wiiw Forecast Reports

CESEE overview: Robust growth in the face of increased negative risks

publication_icon

Olga Pindyuk

in: Strong Growth Amid Increased Negative Risks
wiiw Forecast Report No. Autumn 2018, November 2018 , pp. 14-27

The current report is only available to members and paying customers. Past issues become freely available online when the next report is released. Several individual sections of the report are freely available to download now (see below).

  • Across most of the region, growth will still be quite strong by post-crisis standards during the forecast period. Private consumption will remain the key growth driver as tight labour markets will further push up wages. High levels of capacity utilisation will spur increases in investment.
  • However, 2018 has brought a slowdown in the GDP dynamics of most of the countries, with Turkey standing out as the worst-performing country. All the EU-CEE economies, apart from Hungary, Poland and Slovakia, started on the path of deceleration, with the biggest adjustment in the growth rate –  3 percentage points – taking place in Romania.
  • A loss of momentum in the eurozone and other advanced economies presents a challenge to growth in CESEE– especially in those that are strongly integrated into the regional production chains and rely on exports in their growth models. This will become particularly apparent by the end of our forecast period: we have revised down our forecasts for 2020 for many countries, in particular for the EU-CEE sub-region.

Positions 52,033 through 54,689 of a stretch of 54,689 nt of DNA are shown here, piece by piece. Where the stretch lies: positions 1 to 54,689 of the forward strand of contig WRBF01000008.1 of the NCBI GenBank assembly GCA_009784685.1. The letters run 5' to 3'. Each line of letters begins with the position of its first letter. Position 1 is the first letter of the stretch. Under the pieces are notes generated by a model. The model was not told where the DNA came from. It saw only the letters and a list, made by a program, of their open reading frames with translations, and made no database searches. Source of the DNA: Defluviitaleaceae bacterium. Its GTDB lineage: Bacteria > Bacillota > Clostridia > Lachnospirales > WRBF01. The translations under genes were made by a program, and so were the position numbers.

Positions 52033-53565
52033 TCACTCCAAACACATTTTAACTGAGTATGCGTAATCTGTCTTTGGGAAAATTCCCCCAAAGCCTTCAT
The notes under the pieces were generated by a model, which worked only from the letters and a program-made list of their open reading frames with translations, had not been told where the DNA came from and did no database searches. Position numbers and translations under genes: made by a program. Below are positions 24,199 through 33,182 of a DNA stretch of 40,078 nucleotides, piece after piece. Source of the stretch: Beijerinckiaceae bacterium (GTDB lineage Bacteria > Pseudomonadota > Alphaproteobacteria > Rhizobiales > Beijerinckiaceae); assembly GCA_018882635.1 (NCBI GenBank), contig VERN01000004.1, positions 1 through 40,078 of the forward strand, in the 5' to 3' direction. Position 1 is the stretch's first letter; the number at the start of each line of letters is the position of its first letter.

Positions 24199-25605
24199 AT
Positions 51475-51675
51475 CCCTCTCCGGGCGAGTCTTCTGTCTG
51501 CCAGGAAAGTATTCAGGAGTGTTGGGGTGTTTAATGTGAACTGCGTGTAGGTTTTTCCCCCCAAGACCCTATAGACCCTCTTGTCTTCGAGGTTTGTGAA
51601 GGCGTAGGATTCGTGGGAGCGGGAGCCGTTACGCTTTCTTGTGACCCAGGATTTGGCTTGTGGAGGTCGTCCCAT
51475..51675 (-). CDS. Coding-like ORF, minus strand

• Domestic factors will also contribute to lower growth rates in the CESEE region, as the currently strong (for most) cyclical upswing fades. Only a few Western Balkan economies will keep up their current pace of growth, though that will remain rather moderate and not enough for significant convergence with wealthier parts of EU-CEE or Western Europe. Turkey will also bounce back from its current difficulties by 2020.
  • Russia will remain the economy facing the biggest challenges, and will continue to post very disappointing growth rates during the forecast period. In part, this will reflect the impact of international sanctions, although the main reasons for Russia’s weak growth performance are domestic and structural in nature. Its problems will have negative spill-over effects for the rest of the CIS region as well.

 

Reference to wiiw databases: wiiw Annual Database, wiiw Monthly Database


top